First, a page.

September 30, 2009 in Idaho

Idaho judge to rule in UI retirees lawsuit

Associated Press
 

A District Court judge will issue a written ruling in the lawsuit a group of 268 retirees filed against the University of Idaho over early retirement benefits.

Attorneys for both sides have filed motions asking 2nd District Judge John R. Stegner to rule in the lawsuit and end the case before it goes to trial.

Stegner heard arguments for summary judgment in the case Tuesday and said he would issue a written ruling in “due course,” the Lewiston Tribune reported.

A Moscow attorney representing the former university employees filed the lawsuit on their behalf last year. Stegner made it a class-action case in October 2008.

The former employees claim the university violated early retirement agreements signed in 1999 and 2002, reneging on a deal not to make them pay health insurance premiums.

“Promises have been broken 268 times,” attorney Ron Landeck said in court this week.

The retirees allege school officials unilaterally changed medical and life insurance benefits offered under the Early Retirement Incentive Program and again under the Voluntary Separation and Retirement Opportunities Program.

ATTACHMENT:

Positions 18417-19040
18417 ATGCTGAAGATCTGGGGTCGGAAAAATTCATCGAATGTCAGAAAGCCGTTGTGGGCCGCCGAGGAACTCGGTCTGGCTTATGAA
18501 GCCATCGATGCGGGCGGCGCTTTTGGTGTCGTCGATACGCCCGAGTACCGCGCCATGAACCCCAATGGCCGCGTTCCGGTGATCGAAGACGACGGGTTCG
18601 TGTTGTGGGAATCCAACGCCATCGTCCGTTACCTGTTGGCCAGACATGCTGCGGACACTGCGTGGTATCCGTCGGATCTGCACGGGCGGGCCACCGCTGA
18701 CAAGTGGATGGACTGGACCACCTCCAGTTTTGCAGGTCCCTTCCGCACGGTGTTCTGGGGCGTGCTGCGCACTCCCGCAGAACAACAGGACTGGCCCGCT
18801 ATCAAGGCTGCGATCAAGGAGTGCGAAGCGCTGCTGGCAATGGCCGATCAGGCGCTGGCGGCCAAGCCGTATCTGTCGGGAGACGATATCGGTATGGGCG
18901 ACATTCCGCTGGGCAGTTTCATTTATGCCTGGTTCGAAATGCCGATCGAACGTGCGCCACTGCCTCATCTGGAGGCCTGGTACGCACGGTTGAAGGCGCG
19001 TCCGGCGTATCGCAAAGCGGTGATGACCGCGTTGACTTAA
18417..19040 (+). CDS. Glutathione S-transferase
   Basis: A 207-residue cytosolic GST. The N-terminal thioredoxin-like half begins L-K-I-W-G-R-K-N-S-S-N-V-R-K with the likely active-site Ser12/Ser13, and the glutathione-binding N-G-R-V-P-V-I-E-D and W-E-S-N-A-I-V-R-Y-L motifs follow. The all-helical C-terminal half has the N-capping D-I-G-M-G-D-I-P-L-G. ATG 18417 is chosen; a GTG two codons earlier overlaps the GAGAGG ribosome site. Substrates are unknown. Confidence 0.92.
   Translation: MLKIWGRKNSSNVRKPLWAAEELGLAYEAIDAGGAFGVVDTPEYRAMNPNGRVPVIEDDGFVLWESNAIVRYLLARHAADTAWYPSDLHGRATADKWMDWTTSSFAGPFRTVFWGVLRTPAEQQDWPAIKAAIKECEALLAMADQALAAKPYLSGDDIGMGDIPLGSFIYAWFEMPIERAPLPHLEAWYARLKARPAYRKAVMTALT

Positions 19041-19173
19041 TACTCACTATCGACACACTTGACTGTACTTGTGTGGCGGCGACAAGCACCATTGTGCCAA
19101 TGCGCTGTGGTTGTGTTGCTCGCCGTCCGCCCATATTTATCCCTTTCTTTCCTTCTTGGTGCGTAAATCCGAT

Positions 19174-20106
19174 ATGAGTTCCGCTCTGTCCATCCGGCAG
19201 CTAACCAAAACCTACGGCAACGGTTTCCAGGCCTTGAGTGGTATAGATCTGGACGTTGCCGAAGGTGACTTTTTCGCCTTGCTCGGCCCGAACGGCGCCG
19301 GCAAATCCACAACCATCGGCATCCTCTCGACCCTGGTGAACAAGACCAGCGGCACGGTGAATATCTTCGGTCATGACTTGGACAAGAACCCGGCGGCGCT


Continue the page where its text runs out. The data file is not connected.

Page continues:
The changes forced them to chose between reduced medical benefits or paying a monthly premium to retain the same medical benefits, and the value of life insurance policies were reduced, the retirees say in their lawsuit.

In court, Landeck told Stegner that university administrators offered the programs as a cost-savings measure by encouraging early retirement and nowhere in the contracts did the school retain the right to alter the agreements.

“I don’t think there’s any doubt about that,” Stegner said in response.

But an Oregon attorney representing the University of Idaho in the lawsuit said school officials did retain the right to revise employment benefits.

“The regents reserve the right to amend, modify or terminate any benefit plan of any kind,” attorney Bruce Rubin said, reading from the university staff handbook in court.

The contracts should be considered in the context of overall university policy, which is stated in the staff handbook, Rubin said.

“Our position is a simple one,” he said. “The plaintiffs are not entitled to pick and choose which parts of documents they rely on.”

Landeck argued both parties intended the benefits to remain unchanged and in court, he showed video of a meeting between university officials, faculty and staff.

At one point, an unidentified employee asked if university officials would ever try to alter the benefits being offered in the contract.

The video recording shows Georgia Yuan, an attorney who represented the university at the time, responded.

“I think you’d all probably sue us,” Yuan said. “We have an obligation to you.”

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